Ken Smith and his wife Liz Johnston love to travel. But recently, planning a vacation has become a nearly impossible task.
“Lately, we’ve had some problems at the border because of my weird situation, where I can’t say I’m Canadian but I’ve lived here the majority of my life,” said Smith.
The 68-year-old White Rock resident is one of a number of Lost Canadians, excluded from citizenship due to the country’s archaic laws. Despite having lived in Canada since 1945, he’s been rejected twice by Citizenship and Immigration Canada. And ever since border security ramped up after 9/11 he says he’s had terrible experiences with customs officials.
“They don’t understand why I’m not Canadian, so immediately that raises some flags. About a year ago, the flags were all raised and we ended up not being able to go on our vacation down in the Caribbean because the plane landed in the United States,” Smith recalled.
“So we’ve got a little process that we’ve got to go through, and we’ve been advised that it won’t be a problem...if you get your citizenship first. And that shouldn’t be a problem, right? Well, guess what? It is.”
Discrimination against women
Smith was born in England in 1943, to a British mother and Canadian father in the Royal Regiment. His parents were married 10 months after his birth, and they moved to Canada in 1945. Tragically, Smith’s mother died just 12 days after they arrived in Toronto, and when his father soon remarried, he was raised to believe that his stepmother was really his birth mother. It was not until his thirties that he finally found out he was not born in Canada.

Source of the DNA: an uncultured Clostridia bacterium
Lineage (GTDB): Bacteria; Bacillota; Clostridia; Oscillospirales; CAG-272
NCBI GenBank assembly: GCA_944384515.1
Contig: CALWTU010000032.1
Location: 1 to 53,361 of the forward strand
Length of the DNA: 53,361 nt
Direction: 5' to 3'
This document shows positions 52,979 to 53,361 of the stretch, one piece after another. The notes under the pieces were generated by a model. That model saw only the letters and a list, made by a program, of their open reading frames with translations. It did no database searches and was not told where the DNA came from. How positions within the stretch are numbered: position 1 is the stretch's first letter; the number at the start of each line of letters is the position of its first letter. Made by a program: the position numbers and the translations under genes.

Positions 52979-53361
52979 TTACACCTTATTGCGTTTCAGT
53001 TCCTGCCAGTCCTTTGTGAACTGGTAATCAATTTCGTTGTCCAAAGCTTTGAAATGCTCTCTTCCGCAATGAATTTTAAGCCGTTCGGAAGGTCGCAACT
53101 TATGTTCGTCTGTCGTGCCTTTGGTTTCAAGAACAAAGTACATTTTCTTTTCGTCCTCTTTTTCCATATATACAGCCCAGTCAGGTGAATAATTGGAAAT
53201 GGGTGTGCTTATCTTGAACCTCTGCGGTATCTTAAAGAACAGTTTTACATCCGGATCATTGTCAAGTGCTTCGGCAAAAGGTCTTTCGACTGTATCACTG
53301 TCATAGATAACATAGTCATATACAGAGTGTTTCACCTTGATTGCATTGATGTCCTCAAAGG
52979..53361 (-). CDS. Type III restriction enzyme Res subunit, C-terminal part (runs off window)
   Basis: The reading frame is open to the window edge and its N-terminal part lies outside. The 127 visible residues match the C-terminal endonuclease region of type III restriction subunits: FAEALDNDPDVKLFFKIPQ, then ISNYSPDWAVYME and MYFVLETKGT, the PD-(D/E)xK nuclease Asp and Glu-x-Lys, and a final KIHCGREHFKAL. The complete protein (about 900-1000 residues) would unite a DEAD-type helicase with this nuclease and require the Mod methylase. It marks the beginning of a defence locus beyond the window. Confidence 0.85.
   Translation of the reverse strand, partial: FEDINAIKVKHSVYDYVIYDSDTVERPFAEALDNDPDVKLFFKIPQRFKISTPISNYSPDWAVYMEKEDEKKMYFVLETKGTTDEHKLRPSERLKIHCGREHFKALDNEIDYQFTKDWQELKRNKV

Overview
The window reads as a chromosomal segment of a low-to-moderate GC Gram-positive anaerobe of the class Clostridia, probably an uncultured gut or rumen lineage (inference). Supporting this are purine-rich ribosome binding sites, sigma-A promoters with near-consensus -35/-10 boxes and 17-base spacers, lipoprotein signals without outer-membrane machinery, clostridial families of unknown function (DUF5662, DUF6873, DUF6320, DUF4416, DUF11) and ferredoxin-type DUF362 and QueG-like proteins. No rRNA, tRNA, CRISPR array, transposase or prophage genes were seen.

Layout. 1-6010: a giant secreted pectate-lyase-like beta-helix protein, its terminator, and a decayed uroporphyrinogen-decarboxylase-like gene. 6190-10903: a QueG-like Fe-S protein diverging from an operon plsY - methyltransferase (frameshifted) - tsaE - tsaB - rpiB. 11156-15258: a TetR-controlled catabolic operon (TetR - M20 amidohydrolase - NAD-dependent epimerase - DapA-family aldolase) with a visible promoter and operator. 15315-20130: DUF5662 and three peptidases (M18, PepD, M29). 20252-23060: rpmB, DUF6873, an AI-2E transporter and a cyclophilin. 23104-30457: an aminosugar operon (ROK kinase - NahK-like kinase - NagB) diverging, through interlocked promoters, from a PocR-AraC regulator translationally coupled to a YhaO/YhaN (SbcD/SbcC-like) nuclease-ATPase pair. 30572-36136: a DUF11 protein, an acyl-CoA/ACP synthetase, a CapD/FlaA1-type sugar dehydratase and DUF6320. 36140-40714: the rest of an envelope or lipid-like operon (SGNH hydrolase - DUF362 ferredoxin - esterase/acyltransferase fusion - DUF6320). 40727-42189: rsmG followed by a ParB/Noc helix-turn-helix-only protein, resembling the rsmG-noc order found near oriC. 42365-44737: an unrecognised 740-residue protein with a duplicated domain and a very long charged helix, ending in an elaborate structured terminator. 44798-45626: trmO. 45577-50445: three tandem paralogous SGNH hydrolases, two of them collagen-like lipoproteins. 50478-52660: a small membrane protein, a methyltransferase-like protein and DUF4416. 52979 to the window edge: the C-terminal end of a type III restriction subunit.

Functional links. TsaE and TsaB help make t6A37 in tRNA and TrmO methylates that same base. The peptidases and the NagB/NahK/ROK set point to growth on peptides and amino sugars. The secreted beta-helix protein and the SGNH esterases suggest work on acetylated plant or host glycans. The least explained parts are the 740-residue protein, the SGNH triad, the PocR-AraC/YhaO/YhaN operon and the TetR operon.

Because Smith was born out of wedlock before 1947, the law says he’s not a citizen—even though his father was Canadian. Outdated regulations affecting war brides like his mother are the reason for many of the current Lost Canadian cases.
While it may seem shocking that such a discriminatory law is still in effect, despite aggressive appeals from citizenship advocates, the government has yet to fully resolve the issue.
“They still apply the laws of the time, which were, of course, very discriminatory,” said Johnston, who has passionately taken up the cause on her husband’s behalf.
“I mean, they’re not legal today but they apply these laws. It’s bizarre. And it’s because Ken was born out of wedlock. He was ‘owned’ by his mother, who was not a Canadian, which means he wasn’t Canadian.”
This week, as politicians commend progress on gender equality in honour of International Women’s Day, it’s particularly important to consider how such rules are still in effect. The laws at the time discriminated against women who had children out of wedlock, and the government continues to hold up this discrimination in existing legislation.
“There’s no question. If you’re a person who has a Canadian parent, you should be Canadian. Period,” said Johnston.
“It’s disheartening. It really is. Because you’re here, but you’re not one of them,” added Smith.
“There are times when you feel like you don’t even want to do it. You don’t even want to become Canadian, because why should you fight to become what you legally are supposed to be?”
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